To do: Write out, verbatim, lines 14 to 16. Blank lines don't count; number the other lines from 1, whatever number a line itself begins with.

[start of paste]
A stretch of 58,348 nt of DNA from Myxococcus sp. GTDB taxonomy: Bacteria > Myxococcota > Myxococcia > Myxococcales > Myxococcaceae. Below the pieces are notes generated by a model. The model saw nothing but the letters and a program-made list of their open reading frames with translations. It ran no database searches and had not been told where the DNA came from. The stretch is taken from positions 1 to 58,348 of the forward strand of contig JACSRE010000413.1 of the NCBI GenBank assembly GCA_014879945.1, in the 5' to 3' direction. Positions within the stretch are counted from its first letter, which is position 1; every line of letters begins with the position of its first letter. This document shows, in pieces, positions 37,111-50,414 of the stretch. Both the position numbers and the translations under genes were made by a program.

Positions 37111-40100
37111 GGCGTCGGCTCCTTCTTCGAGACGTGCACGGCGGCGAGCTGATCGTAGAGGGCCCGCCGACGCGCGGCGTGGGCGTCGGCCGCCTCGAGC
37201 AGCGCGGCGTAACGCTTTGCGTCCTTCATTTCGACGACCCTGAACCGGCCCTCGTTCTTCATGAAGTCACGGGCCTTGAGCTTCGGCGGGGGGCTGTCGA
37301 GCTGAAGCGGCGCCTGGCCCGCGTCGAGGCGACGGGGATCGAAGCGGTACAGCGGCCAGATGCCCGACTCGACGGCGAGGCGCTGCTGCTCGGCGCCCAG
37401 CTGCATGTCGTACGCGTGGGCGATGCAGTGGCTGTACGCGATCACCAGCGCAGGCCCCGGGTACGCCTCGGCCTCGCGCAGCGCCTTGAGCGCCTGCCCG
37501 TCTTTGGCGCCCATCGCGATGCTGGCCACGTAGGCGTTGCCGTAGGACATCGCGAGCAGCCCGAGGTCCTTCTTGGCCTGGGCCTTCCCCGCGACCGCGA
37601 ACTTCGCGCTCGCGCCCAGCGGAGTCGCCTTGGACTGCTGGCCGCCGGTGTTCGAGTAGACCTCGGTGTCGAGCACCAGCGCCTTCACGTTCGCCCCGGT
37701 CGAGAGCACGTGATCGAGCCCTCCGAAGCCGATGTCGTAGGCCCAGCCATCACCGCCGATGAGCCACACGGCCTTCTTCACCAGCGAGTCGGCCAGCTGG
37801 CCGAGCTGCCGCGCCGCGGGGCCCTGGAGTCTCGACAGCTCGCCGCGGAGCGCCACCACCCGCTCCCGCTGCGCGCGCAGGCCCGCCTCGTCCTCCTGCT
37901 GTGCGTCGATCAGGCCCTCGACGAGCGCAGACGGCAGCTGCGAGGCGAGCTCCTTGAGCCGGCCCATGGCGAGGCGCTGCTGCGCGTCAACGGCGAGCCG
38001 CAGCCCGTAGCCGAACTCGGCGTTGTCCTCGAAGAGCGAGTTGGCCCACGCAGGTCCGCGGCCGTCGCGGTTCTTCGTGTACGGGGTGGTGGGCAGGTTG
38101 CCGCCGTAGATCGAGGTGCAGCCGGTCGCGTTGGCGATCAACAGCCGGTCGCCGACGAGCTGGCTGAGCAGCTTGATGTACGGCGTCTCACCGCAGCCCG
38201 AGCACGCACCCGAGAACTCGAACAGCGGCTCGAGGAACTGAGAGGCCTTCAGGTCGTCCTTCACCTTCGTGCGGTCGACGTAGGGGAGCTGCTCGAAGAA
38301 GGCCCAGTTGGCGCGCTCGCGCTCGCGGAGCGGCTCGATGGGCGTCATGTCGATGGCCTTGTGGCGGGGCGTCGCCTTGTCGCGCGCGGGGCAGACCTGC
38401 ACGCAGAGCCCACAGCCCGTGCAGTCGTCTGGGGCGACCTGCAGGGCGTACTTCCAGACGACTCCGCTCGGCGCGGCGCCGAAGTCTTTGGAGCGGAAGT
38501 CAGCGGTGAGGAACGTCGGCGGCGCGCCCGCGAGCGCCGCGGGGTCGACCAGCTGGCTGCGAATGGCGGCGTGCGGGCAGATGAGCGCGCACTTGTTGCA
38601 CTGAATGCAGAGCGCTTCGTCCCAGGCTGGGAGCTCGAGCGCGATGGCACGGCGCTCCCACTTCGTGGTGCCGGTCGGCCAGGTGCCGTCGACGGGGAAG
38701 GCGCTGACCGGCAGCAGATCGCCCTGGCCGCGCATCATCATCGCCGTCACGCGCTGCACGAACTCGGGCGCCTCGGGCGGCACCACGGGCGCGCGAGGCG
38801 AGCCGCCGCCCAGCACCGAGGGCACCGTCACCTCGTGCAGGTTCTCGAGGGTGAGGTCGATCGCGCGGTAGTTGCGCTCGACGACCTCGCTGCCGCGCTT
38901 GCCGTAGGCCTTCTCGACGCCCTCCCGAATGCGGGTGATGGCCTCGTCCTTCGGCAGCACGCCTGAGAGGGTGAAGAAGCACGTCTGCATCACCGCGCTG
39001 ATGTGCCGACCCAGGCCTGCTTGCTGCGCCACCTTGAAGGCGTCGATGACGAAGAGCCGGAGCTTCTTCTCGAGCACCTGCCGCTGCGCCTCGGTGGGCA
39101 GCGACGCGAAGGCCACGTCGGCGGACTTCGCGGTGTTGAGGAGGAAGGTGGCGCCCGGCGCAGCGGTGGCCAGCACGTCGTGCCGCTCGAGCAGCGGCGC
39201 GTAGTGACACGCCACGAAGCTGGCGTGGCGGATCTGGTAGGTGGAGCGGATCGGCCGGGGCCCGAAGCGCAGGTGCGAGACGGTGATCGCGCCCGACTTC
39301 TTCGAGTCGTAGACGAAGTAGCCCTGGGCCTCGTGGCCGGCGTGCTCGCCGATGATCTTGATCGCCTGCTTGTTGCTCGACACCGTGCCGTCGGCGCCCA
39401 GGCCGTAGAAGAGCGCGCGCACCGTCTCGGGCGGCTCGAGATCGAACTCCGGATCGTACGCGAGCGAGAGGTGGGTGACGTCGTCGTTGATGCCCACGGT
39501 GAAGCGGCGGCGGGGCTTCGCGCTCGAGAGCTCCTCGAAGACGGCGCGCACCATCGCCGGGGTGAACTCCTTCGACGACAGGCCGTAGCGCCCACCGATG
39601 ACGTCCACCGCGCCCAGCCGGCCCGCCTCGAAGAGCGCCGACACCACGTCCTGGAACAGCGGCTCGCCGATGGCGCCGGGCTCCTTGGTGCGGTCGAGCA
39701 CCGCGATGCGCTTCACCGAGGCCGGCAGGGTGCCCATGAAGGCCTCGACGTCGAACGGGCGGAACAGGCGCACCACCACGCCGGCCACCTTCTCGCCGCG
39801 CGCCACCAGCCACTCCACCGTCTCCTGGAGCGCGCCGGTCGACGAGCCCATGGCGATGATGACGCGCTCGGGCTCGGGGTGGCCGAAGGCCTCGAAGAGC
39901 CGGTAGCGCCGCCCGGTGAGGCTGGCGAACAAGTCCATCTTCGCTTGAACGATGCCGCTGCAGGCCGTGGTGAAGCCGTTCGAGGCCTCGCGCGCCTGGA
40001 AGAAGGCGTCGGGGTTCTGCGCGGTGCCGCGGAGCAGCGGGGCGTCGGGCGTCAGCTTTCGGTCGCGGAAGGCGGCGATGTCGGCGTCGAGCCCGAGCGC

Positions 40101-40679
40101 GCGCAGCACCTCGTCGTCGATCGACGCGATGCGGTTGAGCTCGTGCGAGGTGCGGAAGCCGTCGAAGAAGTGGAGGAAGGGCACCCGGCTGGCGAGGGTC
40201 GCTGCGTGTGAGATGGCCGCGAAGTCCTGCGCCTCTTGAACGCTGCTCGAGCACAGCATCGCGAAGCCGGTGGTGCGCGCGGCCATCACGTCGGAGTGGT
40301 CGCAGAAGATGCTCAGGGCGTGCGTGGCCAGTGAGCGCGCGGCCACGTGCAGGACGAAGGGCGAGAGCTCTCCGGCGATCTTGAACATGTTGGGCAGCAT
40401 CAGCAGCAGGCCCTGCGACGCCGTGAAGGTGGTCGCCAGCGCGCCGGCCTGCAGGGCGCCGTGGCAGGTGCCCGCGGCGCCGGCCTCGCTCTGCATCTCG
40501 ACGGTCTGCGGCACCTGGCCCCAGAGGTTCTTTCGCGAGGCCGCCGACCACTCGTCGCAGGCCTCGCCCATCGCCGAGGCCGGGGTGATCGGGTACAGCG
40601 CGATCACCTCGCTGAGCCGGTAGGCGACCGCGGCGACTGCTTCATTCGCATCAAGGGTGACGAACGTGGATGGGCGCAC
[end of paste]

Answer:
38201 AGCACGCACCCGAGAACTCGAACAGCGGCTCGAGGAACTGAGAGGCCTTCAGGTCGTCCTTCACCTTCGTGCGGTCGACGTAGGGGAGCTGCTCGAAGAA
38301 GGCCCAGTTGGCGCGCTCGCGCTCGCGGAGCGGCTCGATGGGCGTCATGTCGATGGCCTTGTGGCGGGGCGTCGCCTTGTCGCGCGCGGGGCAGACCTGC
38401 ACGCAGAGCCCACAGCCCGTGCAGTCGTCTGGGGCGACCTGCAGGGCGTACTTCCAGACGACTCCGCTCGGCGCGGCGCCGAAGTCTTTGGAGCGGAAGT